29 Who Shine 2018 Award Winners: University of Massachusetts

Kavita Shah, Westford
UMass Amherst

Kavita balances campus leadership roles with volunteer work and a passionate commitment to research. Her thesis explores the problem of increasing disparity in dental care in the U.S. and analyzes current legislative initiatives under consideration in Massachusetts. Her goal is to offer guidance for future reforms that will address the problems of accessibility and affordability of dental care. As president of the Pre-Dental Society, Kavita offered support and guidance to her peers, and recruited volunteers to offer dental care to underserved and uninsured individuals. As a founding member and vice president of the Delta Kappa Delta Sorority, she contributed to service events including Child Abuse Awareness Week, a fundraising campaign for UNICEF in Syria, and Not Bread Alone, a community meal program. Kavita has been accepted to the Columbia University College of Dental Medicine.

Faculty/Staff Mentor: Kavita chose to recognize Wilmore C. Webley, Ph.D., Associate Professor, Pre-Medical & Pre-Dental Advisor, Department of Microbiology. “Dr. Webley is a passionate professor and extremely hard-working advisor, and most importantly, he is my #1 fan in all academic aspects. He is one of the few faculty members that will constantly make me reach higher and set harder goals for myself.  He always believed in me and for all of that, I thank him.”

Ammany Ty, Dorchester
UMass Boston

Ammany has used her talents as a community leader, writer and artist to highlight the issues of sexual violence and refugee trauma. The daughter of Cambodian refugees, she uses paintings, videos and original spoken word verse to encourage women to break their silence surrounding these issues. Ammany has conducted campus workshops on sexual violence for Asian American female staff and student organizations, and this spring will address the Asian Pacific Americans in Higher Education (APAHE) conference on the subject. At UMass Boston she is a member of the Honors College and a recipient of the Chancellor’s scholarship. She graduates with a 3.9 GPA and a degree in English with a focus on Asian American Studies. Ammany’s goal is to work in a community-based organization in Massachusetts that supports Asian American women.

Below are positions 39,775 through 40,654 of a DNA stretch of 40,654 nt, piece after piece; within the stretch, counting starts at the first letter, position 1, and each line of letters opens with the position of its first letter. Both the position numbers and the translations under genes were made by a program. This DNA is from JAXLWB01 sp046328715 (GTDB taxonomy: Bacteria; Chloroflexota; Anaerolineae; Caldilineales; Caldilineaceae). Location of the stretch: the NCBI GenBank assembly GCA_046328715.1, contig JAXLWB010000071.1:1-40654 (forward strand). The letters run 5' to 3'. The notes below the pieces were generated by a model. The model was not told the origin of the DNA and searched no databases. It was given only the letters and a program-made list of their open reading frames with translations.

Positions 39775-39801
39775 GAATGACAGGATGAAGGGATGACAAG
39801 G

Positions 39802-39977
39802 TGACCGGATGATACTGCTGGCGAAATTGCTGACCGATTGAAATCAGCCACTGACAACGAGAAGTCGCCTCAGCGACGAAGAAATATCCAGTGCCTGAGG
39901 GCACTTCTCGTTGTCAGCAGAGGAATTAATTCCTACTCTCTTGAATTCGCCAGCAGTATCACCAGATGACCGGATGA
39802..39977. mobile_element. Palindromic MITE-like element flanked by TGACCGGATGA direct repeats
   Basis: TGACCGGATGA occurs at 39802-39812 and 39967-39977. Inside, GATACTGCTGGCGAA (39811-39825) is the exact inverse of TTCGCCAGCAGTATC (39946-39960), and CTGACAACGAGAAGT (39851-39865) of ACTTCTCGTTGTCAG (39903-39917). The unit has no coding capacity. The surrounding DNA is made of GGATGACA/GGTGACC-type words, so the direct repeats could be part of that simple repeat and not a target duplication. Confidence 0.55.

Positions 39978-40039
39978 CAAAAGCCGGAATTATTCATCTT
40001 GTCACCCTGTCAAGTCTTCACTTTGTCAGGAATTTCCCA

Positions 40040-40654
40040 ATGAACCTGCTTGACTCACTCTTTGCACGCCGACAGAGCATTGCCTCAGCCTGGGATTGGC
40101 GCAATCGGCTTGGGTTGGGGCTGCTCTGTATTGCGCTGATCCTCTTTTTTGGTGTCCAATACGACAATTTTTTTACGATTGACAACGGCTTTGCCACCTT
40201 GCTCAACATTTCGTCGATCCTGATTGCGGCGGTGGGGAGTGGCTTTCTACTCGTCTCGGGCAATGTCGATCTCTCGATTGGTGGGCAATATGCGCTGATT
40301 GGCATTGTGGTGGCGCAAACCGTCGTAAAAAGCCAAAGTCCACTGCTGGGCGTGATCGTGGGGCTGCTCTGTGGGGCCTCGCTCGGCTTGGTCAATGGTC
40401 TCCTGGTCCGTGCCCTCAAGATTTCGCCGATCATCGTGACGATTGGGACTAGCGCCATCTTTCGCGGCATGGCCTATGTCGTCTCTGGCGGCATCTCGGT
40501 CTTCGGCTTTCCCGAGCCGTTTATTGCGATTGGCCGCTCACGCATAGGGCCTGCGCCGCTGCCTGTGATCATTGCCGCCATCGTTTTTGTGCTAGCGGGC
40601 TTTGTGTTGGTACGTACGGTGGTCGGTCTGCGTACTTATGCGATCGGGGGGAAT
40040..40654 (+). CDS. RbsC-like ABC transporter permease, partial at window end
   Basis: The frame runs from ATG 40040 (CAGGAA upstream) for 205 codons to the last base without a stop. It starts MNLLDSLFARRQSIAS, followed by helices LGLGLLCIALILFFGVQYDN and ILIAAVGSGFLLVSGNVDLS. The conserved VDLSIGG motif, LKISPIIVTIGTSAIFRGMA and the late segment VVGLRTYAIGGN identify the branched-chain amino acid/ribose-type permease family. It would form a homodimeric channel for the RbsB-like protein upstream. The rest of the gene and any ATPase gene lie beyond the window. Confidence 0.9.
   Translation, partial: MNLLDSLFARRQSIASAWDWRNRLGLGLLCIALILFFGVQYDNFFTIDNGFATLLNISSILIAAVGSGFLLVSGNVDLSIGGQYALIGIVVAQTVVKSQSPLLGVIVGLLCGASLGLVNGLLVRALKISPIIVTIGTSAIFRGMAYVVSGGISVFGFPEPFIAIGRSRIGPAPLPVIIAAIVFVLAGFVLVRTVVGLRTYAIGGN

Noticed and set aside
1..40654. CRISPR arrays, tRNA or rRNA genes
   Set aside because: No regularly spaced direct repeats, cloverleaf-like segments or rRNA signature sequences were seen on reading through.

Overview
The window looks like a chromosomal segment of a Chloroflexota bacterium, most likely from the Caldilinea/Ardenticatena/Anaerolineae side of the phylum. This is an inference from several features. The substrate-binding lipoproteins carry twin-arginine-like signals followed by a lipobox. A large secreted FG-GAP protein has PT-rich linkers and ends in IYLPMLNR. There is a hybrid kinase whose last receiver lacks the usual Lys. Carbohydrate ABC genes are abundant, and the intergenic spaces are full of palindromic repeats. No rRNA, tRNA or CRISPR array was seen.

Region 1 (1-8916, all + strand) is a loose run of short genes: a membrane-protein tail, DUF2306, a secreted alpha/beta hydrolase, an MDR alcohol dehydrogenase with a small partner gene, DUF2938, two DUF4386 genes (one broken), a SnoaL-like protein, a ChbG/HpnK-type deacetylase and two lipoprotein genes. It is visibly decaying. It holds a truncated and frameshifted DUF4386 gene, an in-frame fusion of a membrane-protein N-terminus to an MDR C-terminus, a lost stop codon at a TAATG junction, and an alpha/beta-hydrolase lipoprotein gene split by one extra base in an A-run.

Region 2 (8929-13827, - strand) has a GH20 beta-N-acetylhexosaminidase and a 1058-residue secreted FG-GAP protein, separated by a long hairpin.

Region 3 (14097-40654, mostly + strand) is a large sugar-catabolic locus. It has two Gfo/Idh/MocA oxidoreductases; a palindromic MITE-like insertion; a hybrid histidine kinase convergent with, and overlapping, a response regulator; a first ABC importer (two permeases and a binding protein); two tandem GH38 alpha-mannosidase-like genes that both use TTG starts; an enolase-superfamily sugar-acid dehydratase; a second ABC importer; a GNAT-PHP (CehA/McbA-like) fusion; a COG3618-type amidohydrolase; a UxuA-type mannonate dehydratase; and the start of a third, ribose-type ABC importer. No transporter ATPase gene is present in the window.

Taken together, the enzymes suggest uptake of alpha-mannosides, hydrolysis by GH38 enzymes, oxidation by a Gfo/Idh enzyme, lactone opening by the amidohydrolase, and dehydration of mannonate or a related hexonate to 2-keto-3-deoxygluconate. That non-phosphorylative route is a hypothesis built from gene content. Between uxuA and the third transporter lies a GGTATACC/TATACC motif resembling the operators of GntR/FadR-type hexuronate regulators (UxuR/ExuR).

Faculty/Staff Mentor: Ammany chose to recognize Shirley Tang, Associate Professor, Asian American Studies, School for Global Inclusion and Social Development. “In her course, Cambodian American Culture and Community, I learned about my own family history for the first time. In Asian American Media Literacy, she told me, ‘Be bold. Be brilliant.’ It is because of her guidance and commitment inside and outside the classroom, as well as her encouragement to ‘always do more,’ that I am the person I am today.”